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I agree with the previous posters . I'm a RN ( wish I got big bucks ) and also my moms caregiver . Remember if you sign AMA your insurance may refuse to cover your bill and you will need to pay out of pocket .if she has a UTI and a fib ( I think new onset ) she will need to be on a blood thinner which will need to monitored very closely with labs . A UTI is manageable as long as it is almost gone , seniors can get confused and it can back up into their kidneys . I think to have a safe discharge you need to follow closely with the Drs . See what meds your mom is on , what blood thinners she is on and how to manage them. Have then get another urine culture , what does her EKG look like ? Is she walking on her own? Does she have Physical therapy and occupational therapy working with her . When seniors stay in bed they get weak .. Please make sure she is a safe discharge home ,
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One can always leave a hospital "AMA" (against medical advice). Remember their job is to get you healthy, but in doing so they are getting paid big bucks to keep you there. If your mother can be managed at home, her heart and kidneys can be treated with meds. What makes you think she is ready for hospice? What does her doctor say? Don't count her dead yet. She probably has a few years remaining.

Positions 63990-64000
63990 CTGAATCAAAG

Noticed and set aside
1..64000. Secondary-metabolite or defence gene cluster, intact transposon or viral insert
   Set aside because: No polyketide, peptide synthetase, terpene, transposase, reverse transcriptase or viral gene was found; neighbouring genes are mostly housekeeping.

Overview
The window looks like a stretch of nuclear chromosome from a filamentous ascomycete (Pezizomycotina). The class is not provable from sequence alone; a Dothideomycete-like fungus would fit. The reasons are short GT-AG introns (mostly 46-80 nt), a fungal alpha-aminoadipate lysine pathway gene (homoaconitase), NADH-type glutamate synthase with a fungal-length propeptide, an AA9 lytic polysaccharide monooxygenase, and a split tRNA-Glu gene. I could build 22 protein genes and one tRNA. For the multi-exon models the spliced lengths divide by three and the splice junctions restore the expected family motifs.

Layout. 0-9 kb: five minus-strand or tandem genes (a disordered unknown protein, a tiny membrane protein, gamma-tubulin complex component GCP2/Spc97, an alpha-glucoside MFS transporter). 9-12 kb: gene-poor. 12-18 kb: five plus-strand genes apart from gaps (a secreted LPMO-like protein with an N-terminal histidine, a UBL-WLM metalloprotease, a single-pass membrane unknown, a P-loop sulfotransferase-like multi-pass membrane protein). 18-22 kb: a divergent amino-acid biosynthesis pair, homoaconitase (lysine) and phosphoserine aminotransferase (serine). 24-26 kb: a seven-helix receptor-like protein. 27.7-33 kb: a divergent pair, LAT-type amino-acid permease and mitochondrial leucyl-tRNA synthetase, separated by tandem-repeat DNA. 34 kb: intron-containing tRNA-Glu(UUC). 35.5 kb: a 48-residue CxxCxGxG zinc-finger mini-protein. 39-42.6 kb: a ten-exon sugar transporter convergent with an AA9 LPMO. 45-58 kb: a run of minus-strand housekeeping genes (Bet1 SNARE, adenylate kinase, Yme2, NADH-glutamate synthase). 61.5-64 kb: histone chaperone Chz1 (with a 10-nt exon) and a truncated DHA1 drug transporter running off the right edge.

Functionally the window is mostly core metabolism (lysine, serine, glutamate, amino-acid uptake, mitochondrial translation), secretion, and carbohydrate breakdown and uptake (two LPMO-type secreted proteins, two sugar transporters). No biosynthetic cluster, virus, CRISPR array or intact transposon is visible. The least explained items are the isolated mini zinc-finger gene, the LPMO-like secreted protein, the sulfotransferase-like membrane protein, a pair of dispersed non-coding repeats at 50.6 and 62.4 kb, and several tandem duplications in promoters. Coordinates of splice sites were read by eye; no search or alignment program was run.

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A fib and UTI are not normally fatal. Treating them is not about longevity but about quality of life, at least as I understand it.

What stage of the dementia is your mother at? Is she competent to make her own medical decisions? Do you have medical power of attorney to make decisions on her behalf?

To go on hospice requires a doctor's approval. Have you discussed it with her doctor? It would not hurt to have an evaluation for that, and if it is determined that Mother is not eligible for that at this time you will be ready to reconsider when the time comes.

Unless she really is in the last 6 months of her life, I think I would want her treated to improve her comfort level. A UTI can make the dementia symptoms much worse and/or add new dementia-like symptoms, and that will go back to her former baseline when the UTI is treated.